The Hospital’s Eyes
He starts each day with a fresh bucket of water early in the morning, often beating the rising sun. “Begin each day anew”, he repeats as he commences the day cleaning the hospital floors. He follows the same path each day – start in the atrium, where the patients and families enter the hospital, proceed to each ward one after another, starting with the wards closest to the atrium, and finish at the wards farthest out.
His work, slow and methodical, never seems rushed or languished through indifference, always consistent and persistent throughout the day.
As the longest tenured employee of the hospital, he accumulated many names and titles over the years: buddy, janitor, custodian, and even sanitation engineer. The names and titles change depending on the management in charge. But his work does not despite decades of experience.
His real name is Paul, though hardly anyone would know that aside from the payroll manager. Whatever semblance of a family he has left is in the mop, broom, and bucket he ferries along the wards while cleaning.
He may not look like much, at least not by how we judge each other. Back hunched, covered in a disheveled, stain-ridden gray jumpsuit, he can be easy to ignore. But his appearance belies the piercing eyes of a focused gaze. He sees much in his daily journey. And each day offers new observations for his ever vigilant eyes.
At the beginning of the day while cleaning the atrium floor, he sees a couple carrying a toddler boy. The father holds the boy in his right arm, and holds the mother’s hand with his left hand. Paul knows the only time a young child arrives this early is for surgery.
He notices the projected strength on the man’s face, expressed through a practiced, stoic demeanor, pressing his lips together and narrowing his eyes.
The mother’s face appears more vulnerable, more susceptible to the emotions forming the tempest within her. Paul recognizes the emotions of a mother aching out of helplessness, of an inability to protect her child. The emotions create a ring of tears around both eyes – not enough to pour out, but just enough to reveal their presence.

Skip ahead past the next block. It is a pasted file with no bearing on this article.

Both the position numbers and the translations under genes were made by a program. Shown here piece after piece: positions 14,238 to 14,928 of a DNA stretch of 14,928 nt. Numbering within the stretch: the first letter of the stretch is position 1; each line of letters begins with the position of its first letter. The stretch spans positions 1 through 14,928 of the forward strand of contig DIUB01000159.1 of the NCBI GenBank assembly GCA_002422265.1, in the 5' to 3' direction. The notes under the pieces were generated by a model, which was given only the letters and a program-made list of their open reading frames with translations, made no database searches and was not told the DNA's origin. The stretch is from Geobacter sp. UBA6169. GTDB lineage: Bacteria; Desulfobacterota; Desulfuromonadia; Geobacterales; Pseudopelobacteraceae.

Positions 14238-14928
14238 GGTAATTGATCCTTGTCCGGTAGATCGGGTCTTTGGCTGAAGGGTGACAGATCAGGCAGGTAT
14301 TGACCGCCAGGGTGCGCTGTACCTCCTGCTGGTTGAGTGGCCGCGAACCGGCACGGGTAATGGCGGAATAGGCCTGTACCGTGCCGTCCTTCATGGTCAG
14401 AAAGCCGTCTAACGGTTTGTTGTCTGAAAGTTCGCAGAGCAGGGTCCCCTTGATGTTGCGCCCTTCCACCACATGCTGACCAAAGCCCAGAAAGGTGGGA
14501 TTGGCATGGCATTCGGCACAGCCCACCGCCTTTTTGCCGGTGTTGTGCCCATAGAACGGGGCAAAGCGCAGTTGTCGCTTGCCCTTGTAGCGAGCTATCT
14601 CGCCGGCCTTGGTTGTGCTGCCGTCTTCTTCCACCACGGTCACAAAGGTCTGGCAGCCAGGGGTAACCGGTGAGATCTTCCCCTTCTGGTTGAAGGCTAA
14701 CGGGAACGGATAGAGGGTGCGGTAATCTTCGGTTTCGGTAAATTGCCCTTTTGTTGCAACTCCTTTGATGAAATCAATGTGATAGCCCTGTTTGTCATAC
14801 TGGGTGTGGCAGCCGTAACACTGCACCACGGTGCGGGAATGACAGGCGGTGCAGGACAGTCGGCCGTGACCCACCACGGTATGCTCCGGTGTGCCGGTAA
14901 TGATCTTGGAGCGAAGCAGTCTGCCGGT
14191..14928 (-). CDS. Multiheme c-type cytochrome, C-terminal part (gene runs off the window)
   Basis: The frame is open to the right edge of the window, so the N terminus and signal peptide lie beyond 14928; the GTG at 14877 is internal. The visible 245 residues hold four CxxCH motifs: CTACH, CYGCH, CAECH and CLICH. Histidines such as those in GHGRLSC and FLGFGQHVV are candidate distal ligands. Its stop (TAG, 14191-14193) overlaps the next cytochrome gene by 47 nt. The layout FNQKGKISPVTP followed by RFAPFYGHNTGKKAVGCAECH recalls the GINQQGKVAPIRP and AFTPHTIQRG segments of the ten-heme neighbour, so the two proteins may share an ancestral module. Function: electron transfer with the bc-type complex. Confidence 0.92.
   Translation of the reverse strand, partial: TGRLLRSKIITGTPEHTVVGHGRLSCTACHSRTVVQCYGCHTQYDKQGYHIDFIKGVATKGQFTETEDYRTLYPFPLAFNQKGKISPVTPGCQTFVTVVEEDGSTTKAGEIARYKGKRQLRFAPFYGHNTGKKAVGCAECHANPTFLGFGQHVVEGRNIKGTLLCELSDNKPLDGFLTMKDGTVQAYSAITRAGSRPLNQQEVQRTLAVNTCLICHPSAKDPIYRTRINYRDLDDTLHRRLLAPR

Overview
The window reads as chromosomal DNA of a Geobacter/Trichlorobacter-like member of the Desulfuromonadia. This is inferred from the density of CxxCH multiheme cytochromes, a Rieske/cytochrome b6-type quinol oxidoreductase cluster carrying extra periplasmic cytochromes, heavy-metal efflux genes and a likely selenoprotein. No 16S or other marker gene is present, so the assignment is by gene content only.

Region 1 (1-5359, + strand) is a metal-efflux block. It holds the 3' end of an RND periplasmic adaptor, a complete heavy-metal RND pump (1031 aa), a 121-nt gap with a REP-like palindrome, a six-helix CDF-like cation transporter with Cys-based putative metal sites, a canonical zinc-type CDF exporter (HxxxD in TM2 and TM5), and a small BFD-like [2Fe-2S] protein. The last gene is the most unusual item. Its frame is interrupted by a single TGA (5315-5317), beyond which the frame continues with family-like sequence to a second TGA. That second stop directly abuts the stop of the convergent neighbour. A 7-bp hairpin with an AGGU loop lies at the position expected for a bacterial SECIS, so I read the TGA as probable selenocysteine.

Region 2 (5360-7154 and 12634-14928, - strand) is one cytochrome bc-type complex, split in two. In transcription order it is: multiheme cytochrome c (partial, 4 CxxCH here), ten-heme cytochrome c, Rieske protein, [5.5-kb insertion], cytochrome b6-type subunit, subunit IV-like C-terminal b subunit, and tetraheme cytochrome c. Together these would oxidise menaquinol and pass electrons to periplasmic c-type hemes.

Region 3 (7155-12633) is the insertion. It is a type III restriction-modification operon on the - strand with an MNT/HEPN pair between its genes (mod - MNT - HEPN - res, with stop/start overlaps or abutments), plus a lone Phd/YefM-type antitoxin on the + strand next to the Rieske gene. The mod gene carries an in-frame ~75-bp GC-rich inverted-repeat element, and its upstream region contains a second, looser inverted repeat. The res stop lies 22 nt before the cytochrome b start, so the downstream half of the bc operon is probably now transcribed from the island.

Paul knows to look at the child last, for whatever story told in the faces of the parents, the child’s face is the most honest. Children have yet to learn the art of self-deception.
The child’s face reveals a conspicuously detached acceptance. His eyes stare outward, looking nowhere in particular. The face conveys a serene tranquility that borders on the religious.
Paul sees the three faces. And through their faces, like so many times before, he knows their stories. He catches the father’s glance and nods respectfully. A silent gesture to which the father acknowledges with a nod in return, and he continues striding through the atrium as Paul continues cleaning its floors.
Later that morning while cleaning the first ward, Paul hears a woman hurrying down the hall. He recognizes the pace, the stress in each step, growing louder as it comes closer. It stems from an existential fear of the unknown about to meet long-anticipated healthcare news.
“It’ll be okay. It’ll work out. It’ll be okay. It’ll work out.” The woman recites as though invoking a mantra.
Paul calmly moves aside to clear the way. He knows the pain of uncertainty. He has seen its effects on people, which can be more harmful than even the underlying affliction. As the woman hurries past Paul, she darts a quick glance out the side of her eyes.
In that moment, Paul sees it, the stress in the outer corners of her eyes, the angst in her clenched jaw, and the fear of uncertainty forming tributaries of stress, coalescing into wrinkles that line her face. Paul smiles as she passes, knowing she won’t see the smile, but hoping she feels its warmth.
Paul has seen many patients bound by the existential dread of the unknown. He sees how something initially perceived to be self-protective can then bind a person within a wall of fear. He knows the penetrating power of kindness. And he always smiles at those he finds trapped.
While cleaning the floors of a different medicine ward, he finds a group huddled intensely around an office manager. As Paul inches closer to the scene, the individual voices become more discernible. He finds two families quarreling as an office manager attempts to referee the skirmish.
“We tested negative. What’s the big deal?”
“Why can’t you just wear a mask? My aunt doesn’t have the best immune system.”
One family, originally here to support an elderly aunt for her annual wellness exam, now complains those who aren’t vaccinated should wear masks, in case they spread COVID or some other virus to patients with a weakened immune system. The second family, originally here for the mother’s colonoscopy, retorts they all recently tested negative as part of the pre-procedural screening, and don’t need to wear masks.
Two families, two different medical risks, two sides that are too far apart to reconcile – so they fight, and someone from the hospital referees, all because neither family sees in the other what they see in themselves. Paul notices these volatile interactions have occurred more frequently since the start of the COVID-19 pandemic.
He finds many patients trapped in the daily stress of living while navigating through a pandemic. They struggle to find solace in their burdens. Paul sees how they lash out when they cannot find a better outlet, often occurring at the most inopportune of times, usually at the hospital staff.